BW: I like them as a reader, that’s probably the biggest reason. I find them cool, I find them interesting, they have a sort of dark appeal, they allow a certain type of fantasy or escapism you don’t really get any other way. As a writer, I always like seeing my characters pushed to the limit, to be put in really horrible situations, and dystopia works perfectly for that.

GP: You’ve just wrapped up your run on Conan for Dark Horse. How was writing for a character with so much history and source material different and similar to creating your own world with The Massive?

BW: Its different in so many ways. One big one is, on a book of my own creation and one I own, I am essentially god. Or the boss. Meaning that I always get the final say in what happens on its pages. On a company book or a licensed book, there are rules that govern what I can and can’t write, which is all to be expected and respected and all that. It just means different creative muscles get used and different problem-solving skills come into play. I actually really enjoy the adaptation process. It’s fun! Coming from someone who spent the first decade of his professional career doing creator-owned, its been a blast to take on other challenges.

GP: You’re also writing Star Wars for Dark Horse. That’s a property that has a massive following and lots of history, though your take is a bit looser with canon. How’d you prepare to take the reins of that series?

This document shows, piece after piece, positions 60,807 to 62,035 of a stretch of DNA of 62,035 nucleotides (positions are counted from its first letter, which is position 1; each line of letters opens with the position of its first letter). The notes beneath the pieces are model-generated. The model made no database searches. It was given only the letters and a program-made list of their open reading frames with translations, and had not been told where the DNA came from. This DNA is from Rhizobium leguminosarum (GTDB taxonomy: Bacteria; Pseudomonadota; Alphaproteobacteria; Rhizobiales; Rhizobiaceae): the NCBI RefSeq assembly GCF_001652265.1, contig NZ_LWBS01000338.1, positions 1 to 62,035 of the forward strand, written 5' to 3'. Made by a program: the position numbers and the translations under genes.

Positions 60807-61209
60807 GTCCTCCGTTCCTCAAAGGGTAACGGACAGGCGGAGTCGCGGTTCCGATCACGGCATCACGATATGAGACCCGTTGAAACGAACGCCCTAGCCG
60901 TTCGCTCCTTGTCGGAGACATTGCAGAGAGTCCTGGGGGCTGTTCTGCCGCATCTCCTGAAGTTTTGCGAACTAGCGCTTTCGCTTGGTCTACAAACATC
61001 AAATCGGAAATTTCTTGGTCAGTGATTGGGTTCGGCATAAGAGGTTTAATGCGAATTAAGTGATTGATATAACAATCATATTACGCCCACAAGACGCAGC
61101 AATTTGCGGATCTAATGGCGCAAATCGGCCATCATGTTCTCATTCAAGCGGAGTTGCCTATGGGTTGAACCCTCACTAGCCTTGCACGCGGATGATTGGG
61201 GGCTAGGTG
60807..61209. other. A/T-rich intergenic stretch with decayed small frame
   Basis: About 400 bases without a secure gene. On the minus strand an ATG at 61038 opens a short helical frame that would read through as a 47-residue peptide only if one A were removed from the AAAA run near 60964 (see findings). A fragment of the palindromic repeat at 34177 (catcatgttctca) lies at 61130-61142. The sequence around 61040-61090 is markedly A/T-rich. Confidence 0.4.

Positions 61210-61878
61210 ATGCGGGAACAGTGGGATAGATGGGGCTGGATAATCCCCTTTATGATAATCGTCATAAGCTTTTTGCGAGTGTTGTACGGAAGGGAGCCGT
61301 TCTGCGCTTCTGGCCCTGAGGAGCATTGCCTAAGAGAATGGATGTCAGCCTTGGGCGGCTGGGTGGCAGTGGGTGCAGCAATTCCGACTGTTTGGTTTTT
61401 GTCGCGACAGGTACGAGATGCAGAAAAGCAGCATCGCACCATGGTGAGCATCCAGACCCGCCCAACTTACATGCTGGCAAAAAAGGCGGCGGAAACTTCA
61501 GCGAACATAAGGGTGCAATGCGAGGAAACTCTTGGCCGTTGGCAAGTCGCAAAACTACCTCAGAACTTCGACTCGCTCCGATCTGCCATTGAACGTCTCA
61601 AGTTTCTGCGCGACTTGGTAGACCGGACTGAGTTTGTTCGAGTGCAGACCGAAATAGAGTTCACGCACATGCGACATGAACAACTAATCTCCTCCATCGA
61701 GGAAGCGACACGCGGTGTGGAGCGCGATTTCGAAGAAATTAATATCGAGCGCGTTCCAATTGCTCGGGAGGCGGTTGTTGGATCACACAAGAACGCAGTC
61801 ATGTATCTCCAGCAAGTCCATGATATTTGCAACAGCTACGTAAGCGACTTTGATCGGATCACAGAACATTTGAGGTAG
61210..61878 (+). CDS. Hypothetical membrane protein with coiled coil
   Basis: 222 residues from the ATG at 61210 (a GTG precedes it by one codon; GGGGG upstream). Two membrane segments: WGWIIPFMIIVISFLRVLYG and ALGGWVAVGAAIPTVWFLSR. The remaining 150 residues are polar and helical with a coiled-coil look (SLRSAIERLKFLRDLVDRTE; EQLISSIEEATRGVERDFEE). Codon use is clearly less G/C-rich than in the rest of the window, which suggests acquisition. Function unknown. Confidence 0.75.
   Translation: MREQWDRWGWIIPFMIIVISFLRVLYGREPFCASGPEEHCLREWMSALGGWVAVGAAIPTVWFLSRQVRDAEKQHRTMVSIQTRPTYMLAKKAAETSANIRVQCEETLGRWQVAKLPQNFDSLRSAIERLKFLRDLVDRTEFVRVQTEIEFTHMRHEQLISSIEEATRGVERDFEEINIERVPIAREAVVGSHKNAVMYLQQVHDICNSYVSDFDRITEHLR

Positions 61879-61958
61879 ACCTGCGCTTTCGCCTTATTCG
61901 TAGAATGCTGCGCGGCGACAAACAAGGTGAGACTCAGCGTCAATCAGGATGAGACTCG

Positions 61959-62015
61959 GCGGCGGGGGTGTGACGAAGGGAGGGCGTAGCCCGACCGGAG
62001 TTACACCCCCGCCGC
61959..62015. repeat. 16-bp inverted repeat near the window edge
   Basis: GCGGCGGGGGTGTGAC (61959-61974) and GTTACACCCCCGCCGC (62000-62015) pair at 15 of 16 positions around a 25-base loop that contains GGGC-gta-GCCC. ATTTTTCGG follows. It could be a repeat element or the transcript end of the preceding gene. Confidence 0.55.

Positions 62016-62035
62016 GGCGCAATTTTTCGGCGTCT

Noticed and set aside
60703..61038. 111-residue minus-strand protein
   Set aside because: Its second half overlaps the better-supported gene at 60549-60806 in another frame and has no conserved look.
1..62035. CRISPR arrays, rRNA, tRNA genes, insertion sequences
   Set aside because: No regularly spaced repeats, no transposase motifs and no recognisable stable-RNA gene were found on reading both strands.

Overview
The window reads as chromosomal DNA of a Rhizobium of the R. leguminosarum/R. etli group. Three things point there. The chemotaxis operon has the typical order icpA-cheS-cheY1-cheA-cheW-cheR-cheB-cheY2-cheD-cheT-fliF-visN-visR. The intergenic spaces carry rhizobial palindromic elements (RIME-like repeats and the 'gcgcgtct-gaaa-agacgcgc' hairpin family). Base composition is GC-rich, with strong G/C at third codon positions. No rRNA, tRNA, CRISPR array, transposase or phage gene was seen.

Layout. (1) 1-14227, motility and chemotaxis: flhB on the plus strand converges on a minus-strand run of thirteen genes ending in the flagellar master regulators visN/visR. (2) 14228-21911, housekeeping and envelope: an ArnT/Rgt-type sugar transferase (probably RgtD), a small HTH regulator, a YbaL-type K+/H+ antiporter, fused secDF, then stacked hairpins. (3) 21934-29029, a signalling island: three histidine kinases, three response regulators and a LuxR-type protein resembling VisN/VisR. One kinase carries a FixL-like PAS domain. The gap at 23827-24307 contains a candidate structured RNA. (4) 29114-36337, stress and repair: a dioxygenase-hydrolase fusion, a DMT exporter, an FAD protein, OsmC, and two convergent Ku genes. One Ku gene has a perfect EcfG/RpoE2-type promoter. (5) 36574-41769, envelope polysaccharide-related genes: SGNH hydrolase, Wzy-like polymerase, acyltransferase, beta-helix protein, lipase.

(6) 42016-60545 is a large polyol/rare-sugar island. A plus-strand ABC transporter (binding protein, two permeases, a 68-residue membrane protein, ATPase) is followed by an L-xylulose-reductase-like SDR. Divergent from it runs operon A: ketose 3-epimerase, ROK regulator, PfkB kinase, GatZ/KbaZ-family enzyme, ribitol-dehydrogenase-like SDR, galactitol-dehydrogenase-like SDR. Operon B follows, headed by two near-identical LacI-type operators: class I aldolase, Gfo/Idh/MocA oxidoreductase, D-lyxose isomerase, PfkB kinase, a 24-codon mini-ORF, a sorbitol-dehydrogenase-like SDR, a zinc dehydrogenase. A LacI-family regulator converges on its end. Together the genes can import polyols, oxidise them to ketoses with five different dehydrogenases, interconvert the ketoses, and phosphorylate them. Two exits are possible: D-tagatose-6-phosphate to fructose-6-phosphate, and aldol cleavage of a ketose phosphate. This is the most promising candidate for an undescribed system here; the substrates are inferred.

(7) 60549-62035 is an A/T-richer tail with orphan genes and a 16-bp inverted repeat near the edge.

BW: I didn’t try to be loose with it! At least not in the sense of “ignoring canon”. We just had less canon to worry about, since the subsequent films past A New Hope and all of the EU [editor’s note: Extended Universe] wasn’t known to the characters at the time my series was set. So it allowed us to tell a purer story in that sense, but we still weren’t allowed to “break” anything in terms of continuity. The fine people at LucasFilm read everything and checked everything as far as that goes.

So that left me with not much research to do. At least not much more than I’ve sort of done my entire life as a Star Wars fan. I watched that first movie again a few times, bought some books (the Star Wars Atlas was pretty useful), and put a lot of trust in the editors.

GP: Whether it’s Conan, Star Wars, The Massive, or much of your other work, relationships between characters seem to be at the center of each series. Have you made that a focus of your writing on purpose? Is it just your style?

BW: Doesn’t everyone do that? I don’t say that in a flip way, I just think the bones of any story is how the characters relate to each other. And I think the examples of books that don’t spend time on that, who deal more with surface details or ‘cool moments’… you can really spot them a mile off. I should know, I wrote a few like that early on in my career! I think, when it comes down to it, readers want to read about people they can understand, or relate to, or identify with, from heroes to bad guys.

GP: What else can we expect from you this year?

BW: A lot of creator-owned work, and a few re-issues of old stuff. I’ve always been a creator-owned guy, way back when it wasn’t cool to be one (its not lost on me that the time when I decided to do a bunch of company-owned work and climb the ladder at Marvel is when all the creators who had been doing that decide to go do creator-owned). Anyway, its time to reconnect with all that again. I have a lot of stuff that’s ready to go.